If a hip dislocation is expected, the patient should be positioned in the lateral position. However, lateral positioning enhances the inward displacement of the ischiopubic segment due to the weight of the femoral head. Therefore, prone position is preferred and greatly facilitates the reduction of the ischiopubic segment.
The maintenance of knee flexion (at 90°) and hip extension throughout the procedure reduces tension on the sciatic nerve.
Extending the approach
In cases with large superior wall fragments, further visualization of the superior acetabulum may be necessary. This is achieved with a trochanter osteotomy extension.
Unusually for a significant joint, articular reduction of acetabular fractures is indirect. The articular surface of the hip joint is not seen directly. Reduction must be assessed by the appearance of the extraarticular fracture lines and intraoperative fluoroscopic assessment. Some fracture lines are palpated manually but not seen directly such as transverse fracture lines on the quadrilateral plate.
Quality of reduction
Posttraumatic arthrosis is directly related to the quality of reduction - the better the reduction, the greater the chance of a good or excellent result.
AO teaching video: Use of the distractor on the pelvis
Femoral head subluxation
If the femoral head has been reduced in a closed fashion, subluxation of the joint to clear bony fragments would be required.
If the head is still dislocated then the joint can be cleaned before reduction.
Apply longitudinal and/or lateral traction to reduce the femoral head under the superolateral fragment. This will also begin the reduction of the displaced ischiopubic fragment by ligamentotaxis.
Traction may be applied laterally with a greater trochanteric Schanz screw, maintained with manual force or traction apparatus attached to the operating room table.
Alternatively, longitudinal traction applied through a distal femoral traction pin may allow sufficient joint distraction to reduce the femoral head under the superolateral fragment.
In some surgeon’s experience, the use of a traction table post or other traction frame is helpful during this operation.
The appropriately positioned femoral head can be used as a template for reduction of the distal ischiopubic fragment.
Begin the reduction by cleaning all clot and bone fragments from the fracture plane. The posterior column fracture along the retroacetabular surface is easily accessed directly.
The anterior column involvement requires palpation of the fracture along the quadrilateral surface as it crosses from the pelvic brim. The surgeon will develop the space through the sciatic notch and with their finger, or a curved instrument, clear the obturator internus muscle and all debris from the fracture line on the internal surface.
It is important to see the fracture well both inside and outside the joint. In pure transverse fractures, without a posterior wall component, the capsule may be completely intact, limiting visualization of the intraarticular surface. In these cases, the hip joint should be opened with a capsulotomy, just distal to the labrum. Additional traction on the femur makes it easier to see into the joint.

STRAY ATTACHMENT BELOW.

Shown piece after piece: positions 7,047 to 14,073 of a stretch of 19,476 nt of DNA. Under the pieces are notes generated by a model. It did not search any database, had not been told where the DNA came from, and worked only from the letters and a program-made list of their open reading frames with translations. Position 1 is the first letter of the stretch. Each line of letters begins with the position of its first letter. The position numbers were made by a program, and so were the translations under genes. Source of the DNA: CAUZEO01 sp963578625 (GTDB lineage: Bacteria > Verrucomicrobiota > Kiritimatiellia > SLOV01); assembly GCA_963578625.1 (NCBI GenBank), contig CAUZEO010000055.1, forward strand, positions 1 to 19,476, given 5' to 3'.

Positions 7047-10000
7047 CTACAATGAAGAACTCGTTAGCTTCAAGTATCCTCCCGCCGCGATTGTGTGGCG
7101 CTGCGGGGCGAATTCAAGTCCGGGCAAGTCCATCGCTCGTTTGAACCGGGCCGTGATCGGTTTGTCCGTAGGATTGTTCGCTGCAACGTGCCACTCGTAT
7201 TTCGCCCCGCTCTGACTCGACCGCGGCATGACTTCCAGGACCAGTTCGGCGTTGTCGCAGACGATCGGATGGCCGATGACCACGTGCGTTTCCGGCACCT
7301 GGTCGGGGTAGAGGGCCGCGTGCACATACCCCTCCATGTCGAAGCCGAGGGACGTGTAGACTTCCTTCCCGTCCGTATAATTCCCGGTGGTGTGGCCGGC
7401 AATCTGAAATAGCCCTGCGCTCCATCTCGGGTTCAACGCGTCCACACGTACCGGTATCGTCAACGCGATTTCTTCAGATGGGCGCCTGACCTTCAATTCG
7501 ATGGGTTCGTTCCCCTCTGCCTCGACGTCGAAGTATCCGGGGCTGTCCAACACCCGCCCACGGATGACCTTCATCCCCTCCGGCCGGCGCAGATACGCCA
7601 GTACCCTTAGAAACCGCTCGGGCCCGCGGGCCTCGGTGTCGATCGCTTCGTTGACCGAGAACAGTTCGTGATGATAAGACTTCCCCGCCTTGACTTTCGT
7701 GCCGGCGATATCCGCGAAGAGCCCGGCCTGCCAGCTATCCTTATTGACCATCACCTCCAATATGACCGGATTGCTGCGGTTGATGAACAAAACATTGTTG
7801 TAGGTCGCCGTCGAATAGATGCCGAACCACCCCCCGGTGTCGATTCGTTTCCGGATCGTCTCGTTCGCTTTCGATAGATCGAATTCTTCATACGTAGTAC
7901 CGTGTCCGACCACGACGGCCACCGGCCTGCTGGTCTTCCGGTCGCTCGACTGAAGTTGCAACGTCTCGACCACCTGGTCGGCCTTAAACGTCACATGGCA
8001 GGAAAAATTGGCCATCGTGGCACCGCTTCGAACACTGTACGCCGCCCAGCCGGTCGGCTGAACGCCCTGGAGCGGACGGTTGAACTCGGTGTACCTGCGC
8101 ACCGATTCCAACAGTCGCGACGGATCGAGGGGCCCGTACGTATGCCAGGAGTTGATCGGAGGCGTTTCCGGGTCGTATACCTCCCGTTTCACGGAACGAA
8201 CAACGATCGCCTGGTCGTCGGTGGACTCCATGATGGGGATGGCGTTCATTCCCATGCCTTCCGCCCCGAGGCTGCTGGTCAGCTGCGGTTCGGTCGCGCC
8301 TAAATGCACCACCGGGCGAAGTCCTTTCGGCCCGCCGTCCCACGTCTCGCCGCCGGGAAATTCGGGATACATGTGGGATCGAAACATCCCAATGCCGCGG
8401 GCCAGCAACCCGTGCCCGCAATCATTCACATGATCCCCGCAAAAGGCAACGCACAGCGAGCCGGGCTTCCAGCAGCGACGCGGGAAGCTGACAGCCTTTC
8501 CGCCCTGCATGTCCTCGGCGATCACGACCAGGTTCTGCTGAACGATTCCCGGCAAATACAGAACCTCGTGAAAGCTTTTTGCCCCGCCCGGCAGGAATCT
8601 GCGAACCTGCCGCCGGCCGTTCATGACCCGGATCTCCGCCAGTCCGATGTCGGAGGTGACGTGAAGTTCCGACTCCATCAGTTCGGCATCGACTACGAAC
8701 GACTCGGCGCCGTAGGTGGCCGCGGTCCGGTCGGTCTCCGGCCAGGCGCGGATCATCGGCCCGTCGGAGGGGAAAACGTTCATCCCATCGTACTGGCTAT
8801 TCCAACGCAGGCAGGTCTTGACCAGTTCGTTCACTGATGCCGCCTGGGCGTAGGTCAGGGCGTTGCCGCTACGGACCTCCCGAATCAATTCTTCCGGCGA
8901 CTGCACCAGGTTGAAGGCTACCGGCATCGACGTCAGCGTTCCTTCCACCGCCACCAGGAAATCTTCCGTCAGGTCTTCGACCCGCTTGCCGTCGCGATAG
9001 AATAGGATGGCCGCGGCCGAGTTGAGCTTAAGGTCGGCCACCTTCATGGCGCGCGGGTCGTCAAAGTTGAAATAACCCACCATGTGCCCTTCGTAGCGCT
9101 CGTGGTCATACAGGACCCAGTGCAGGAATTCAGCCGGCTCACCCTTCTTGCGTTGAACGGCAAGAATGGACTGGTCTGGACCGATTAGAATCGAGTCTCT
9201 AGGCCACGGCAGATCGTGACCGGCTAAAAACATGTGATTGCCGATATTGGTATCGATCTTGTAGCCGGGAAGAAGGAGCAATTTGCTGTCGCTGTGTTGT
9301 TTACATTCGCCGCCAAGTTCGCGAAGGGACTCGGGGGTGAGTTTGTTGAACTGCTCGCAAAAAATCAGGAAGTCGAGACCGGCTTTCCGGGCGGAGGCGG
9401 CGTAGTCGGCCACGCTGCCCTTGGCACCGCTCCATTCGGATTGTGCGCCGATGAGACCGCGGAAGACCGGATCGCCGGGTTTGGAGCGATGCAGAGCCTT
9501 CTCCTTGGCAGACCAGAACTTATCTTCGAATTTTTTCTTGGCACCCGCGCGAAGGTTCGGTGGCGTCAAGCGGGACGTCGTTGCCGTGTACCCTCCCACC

Reduction of a transverse fracture requires two main steps: lateralization, and derotation of the ischiopubic fragment. It is important that the reduction is correct across the entire fracture, as the posterior surface may appear to be reduced satisfactorily while anteriorly rotation or displacement persists.
Manipulation of the ischiopubic fragment requires several instruments, but is typically begun with a Schanz screw in the ischium to be used as a joystick. This will be used to lateralize and derotate the ischiopubic fragment.
The reduction of the cranial aspect of the fracture, as it crossed the posterior border of the bone, will be fine-tuned utilizing a variety of tools.
A hook inserted through the greater sciatic notch can help to manipulate the cranial aspect of the ischiopubic fragment by pulling it laterally.
Use of reduction forceps
Appropriately chosen and placed forceps can aid reduction and provisional stabilization of the ischiopubic segment.
The pointed reduction forceps (or Weber clamp) is a very powerful reduction tool. It may be necessary to drill a small hole for application of the clamp points to prevent slipping on the convexity of the retroacetabular surface.
One must be careful not to over compress the posterior cortex and distract the anterior elements of the ischiopubic segments.
An asymmetric (A), angled quadrangular (B), or collinear clamp (not shown) can be inserted carefully through the greater notch.
The internal point is applied to the anterior quadrilateral surface of the displaced ischiopubic segment, or on the posterior border of the bone. The external point is applied to the intact iliac fragment cranial and lateral to the fracture along the retroacetabular surface.